William Wordsworth We are Seven/Stylistic analysis
The poem is composed of sixteen four-line stanzas, and ends with one five-line stanza. Each stanza has an abab rhyming pattern.
- Symbolism: In this poem the words “simple girl”, “little cottage girl”, “little maid” are the symbols of childish innocence. The little girl knows that her siblings are dead: ” Two of us in the church-yard lie, My sister and my brother”, but she still has memories with them and she images it to play and live with them ( they are dead physically but alive in her imagination).
- Imagery: Imagery makes use of particular words that create visual representation of ideas in our minds. Examples in “We are seven”:
“Her eyes were fair, and very fair;” – show the little maid’s eyes (visual imagery)
“Their graves are green, they may be seen,” – show the little girl’s siblings location (visual imagery)
“Together round her grave we played, - show the action that she plays (kinesthetic imagery)
“And sing a song to them.”- show that here is the sound of singing (auditory imagery)
“In bed she moaning lay,”- show that there is the sound of moaning (auditory imagery)
- Metaphor: Following are the different metaphors which are used by the poet in this poem to make the thoughts more effective and expressive: “That lightly draws its breath…” - This line shows vitality of the little maid.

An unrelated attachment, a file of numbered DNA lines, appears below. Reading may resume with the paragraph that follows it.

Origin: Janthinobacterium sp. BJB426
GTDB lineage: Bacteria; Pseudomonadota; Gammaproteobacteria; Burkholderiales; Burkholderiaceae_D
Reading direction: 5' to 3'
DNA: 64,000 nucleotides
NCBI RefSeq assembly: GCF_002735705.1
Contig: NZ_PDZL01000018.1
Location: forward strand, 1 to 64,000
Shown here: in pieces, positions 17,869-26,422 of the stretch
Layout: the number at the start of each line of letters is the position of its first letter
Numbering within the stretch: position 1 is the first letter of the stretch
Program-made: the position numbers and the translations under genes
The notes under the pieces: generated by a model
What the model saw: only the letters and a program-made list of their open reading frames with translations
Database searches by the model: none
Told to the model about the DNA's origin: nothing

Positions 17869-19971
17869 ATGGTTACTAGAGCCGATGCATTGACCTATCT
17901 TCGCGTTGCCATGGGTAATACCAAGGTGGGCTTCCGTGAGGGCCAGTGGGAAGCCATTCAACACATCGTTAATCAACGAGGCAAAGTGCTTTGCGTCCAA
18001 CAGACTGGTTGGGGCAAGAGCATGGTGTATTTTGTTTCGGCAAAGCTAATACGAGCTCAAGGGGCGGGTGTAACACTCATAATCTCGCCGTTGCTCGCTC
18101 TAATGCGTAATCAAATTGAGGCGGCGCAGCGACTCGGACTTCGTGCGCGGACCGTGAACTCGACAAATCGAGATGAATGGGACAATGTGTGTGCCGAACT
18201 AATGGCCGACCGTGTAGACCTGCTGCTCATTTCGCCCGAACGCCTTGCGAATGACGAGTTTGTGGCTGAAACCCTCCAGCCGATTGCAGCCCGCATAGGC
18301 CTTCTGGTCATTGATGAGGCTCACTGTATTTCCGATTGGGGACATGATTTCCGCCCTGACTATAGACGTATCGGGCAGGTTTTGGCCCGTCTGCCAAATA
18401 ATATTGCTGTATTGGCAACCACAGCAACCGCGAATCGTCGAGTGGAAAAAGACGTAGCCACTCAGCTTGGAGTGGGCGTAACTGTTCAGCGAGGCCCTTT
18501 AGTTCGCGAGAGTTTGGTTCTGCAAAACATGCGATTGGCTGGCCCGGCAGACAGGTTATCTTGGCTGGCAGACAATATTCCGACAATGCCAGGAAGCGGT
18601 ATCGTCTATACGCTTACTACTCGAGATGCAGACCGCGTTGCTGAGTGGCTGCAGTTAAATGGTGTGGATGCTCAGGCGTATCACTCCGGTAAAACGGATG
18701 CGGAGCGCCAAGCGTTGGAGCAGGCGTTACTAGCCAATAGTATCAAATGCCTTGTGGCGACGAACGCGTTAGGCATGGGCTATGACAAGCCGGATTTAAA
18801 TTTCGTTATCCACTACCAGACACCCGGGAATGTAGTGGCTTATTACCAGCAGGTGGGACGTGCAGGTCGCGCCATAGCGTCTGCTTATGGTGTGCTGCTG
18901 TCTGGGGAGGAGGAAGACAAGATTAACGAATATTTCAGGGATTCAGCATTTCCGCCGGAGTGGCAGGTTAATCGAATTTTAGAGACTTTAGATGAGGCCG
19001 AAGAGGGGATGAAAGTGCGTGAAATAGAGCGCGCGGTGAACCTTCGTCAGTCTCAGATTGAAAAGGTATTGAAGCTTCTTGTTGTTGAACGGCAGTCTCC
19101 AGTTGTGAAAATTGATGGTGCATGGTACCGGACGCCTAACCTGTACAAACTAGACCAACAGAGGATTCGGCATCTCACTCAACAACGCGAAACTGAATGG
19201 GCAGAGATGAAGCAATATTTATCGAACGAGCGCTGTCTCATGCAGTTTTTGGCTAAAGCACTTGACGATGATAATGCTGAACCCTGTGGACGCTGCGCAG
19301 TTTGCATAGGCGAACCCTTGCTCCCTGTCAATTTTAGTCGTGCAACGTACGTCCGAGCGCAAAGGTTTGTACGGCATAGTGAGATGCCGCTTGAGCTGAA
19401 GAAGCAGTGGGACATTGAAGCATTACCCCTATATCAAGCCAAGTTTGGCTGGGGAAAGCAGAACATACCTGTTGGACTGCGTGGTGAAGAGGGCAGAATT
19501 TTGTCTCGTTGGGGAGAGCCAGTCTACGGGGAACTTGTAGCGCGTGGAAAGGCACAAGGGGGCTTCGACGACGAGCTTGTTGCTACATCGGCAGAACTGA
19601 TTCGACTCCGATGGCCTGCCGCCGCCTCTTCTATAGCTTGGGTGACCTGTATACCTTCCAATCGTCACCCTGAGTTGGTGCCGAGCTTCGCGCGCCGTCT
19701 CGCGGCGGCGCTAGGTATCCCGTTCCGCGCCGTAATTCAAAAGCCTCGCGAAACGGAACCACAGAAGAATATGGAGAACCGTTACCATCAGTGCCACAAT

“Their graves are green, they may be seen …” – This line shows the vivid presence in the graves that represent the death. “My brother John was forced to go…” - The maids brother just died.
- Antithesis: there is a contradiction of the ideas. If two of seven siblings are dead it means that now they are five not seven, but the little girl stubbornly repeats that they are seven:
“She answered, Seven are we; And two of us at Conway dwell, And two are gone to sea . Two of us in the church-yard lie, My sister and my brother…”
- Rhethorical questions: The author makes a great use of rhetorical questions which appear in this poem in order to make a point, rather than to elicit the answer. Example: “What should it know of death?” , “And where are they?”
- Repetitions: Wordsworth repeats also some phrases or sentences in order to emphasize something: "Nay, we are seven!" The little girl continuously repeats this phrase in the poem to convince the narrator that her two deceased siblings are still her siblings. Another example: “Two of us in the church-yard lie”.
- Allegory (extended metaphor): In this poem the story has a second meaning. The little girl is apparently unaware of death as she maintains that she has seven siblings even if they are dead. On the other hand, she is conscious of emotions related to pain and suffering. She is even more experienced than adults.
- Polyptoton: The authors uses also the polyptoton repeating words, which are derived from the same root: “And sing a song to them”.
- Polysyndeton: Wordsworth uses several conjunctions in close succession, especially where some could otherwise be omitted :
And two of us at Conway dwell,
And two are gone to sea.
And there upon the ground I sit,
And sing a song to them.
- Euphemism: In this poem the author substitutes words and phrases that might be consider harsh or unpleasant with some polite expressions: “ And then she went away.”, “My brother John was forced to go..” instead of “die” .